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NYSE, Nasdaq Proposals Would Require Shareholder Approval of Stock Option Plans
Washington, DC, October 18, 2002 - The Institute strongly supports two proposals recently published for comment by the SEC that would give shareholders a role in the authorization of stock option plans. The proposals were made separately by the New York Stock Exchange (NYSE) and the Nasdaq Stock Market, but are substantially similar. Comments on the proposals are due the SEC in early November.
The NYSE and Nasdaq proposals would require listed companies to give their shareholders the opportunity to vote on most equity-compensation plans. The requirement is similar to a recommendation made in June as part of a report by the NYSE Corporate Accountability and Listing Standards Committee, which the Institute strongly supported in a subsequent comment letter and statement.
Under the proposals, shareholders also would have the opportunity to vote on any material revisions to the terms of equity-compensation plans, except inducement awards, plans relating to mergers or acquisitions, and tax qualified and parallel nonqualified plans. Equity-compensation plans would be deemed not to include any plan that is made available to shareholders generally.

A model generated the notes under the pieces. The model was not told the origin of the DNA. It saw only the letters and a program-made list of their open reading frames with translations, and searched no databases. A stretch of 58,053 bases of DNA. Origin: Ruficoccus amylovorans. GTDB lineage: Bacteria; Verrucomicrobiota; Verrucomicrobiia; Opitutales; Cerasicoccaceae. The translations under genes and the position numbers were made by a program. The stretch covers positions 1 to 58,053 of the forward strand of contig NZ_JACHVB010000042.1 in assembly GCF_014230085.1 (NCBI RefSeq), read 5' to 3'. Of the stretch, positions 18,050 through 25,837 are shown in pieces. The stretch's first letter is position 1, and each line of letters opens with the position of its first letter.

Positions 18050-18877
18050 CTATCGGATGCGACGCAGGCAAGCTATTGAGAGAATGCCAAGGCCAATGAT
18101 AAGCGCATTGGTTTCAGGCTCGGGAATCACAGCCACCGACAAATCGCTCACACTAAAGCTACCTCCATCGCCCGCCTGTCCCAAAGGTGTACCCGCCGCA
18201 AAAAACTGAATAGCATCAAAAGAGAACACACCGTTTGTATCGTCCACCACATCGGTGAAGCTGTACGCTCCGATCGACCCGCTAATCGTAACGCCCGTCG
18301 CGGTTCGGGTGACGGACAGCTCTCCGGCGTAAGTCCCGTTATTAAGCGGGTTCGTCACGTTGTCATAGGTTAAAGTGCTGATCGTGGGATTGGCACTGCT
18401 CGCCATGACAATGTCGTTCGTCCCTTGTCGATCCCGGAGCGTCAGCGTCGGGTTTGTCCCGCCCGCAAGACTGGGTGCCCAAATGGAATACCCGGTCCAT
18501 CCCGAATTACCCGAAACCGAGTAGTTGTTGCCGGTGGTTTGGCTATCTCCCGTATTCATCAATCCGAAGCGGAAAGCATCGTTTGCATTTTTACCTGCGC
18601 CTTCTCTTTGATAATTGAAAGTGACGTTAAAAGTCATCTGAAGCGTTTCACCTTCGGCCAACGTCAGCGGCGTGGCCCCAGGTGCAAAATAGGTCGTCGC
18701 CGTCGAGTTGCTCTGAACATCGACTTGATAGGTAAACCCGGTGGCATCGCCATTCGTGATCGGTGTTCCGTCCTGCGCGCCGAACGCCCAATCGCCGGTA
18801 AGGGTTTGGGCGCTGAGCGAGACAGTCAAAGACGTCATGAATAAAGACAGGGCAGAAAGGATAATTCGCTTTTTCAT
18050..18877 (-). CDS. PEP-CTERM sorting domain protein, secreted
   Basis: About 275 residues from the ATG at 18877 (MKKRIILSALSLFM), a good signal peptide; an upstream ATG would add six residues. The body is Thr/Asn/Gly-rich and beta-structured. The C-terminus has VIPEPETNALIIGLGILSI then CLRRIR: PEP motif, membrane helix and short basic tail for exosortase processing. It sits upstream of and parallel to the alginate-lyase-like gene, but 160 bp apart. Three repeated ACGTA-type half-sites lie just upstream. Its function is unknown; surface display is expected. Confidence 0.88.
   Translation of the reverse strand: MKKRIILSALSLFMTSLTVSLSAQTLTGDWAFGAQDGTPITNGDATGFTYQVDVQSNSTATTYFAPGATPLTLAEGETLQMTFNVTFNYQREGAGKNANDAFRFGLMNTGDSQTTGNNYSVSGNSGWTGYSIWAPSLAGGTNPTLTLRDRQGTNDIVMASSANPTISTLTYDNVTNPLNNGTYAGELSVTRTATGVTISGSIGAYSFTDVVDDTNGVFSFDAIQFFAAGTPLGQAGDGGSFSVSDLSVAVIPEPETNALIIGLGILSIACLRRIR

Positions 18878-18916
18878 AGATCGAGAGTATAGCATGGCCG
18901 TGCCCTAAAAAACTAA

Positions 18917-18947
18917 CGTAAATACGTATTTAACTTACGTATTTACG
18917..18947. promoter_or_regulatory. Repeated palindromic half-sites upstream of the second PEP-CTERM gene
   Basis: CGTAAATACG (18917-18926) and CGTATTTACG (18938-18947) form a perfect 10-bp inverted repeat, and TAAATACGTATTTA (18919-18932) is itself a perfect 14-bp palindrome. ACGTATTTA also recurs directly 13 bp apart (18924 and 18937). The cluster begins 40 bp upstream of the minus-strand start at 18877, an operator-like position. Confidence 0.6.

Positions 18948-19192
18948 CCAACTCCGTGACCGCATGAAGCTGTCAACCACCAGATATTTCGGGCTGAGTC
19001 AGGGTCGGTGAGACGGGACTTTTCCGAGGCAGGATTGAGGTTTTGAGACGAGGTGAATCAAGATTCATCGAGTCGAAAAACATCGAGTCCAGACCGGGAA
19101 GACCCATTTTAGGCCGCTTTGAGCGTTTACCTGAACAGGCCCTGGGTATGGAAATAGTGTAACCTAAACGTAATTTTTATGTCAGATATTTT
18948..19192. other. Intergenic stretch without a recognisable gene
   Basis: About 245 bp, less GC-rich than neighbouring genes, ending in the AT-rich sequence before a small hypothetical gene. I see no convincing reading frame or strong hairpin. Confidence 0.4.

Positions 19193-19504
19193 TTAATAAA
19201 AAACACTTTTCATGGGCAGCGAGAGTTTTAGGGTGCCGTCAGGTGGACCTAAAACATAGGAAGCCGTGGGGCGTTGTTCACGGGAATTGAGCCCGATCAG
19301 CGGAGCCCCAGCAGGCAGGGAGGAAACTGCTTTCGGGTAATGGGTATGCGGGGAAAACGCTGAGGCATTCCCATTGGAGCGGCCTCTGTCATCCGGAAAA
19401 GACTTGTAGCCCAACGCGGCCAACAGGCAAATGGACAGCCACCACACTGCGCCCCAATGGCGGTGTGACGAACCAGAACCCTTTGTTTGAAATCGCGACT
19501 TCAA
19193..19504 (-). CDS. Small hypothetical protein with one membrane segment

The NYSE proposal would also amend Rule 452 to preclude broker-dealers from voting proxies on equity-compensation plans unless the beneficial owner of the shares has given the broker-dealer voting instructions.
The NYSE also plans to establish a working group to advise it with respect to the need for, and design of, mechanisms to facilitate implementation of this proposal.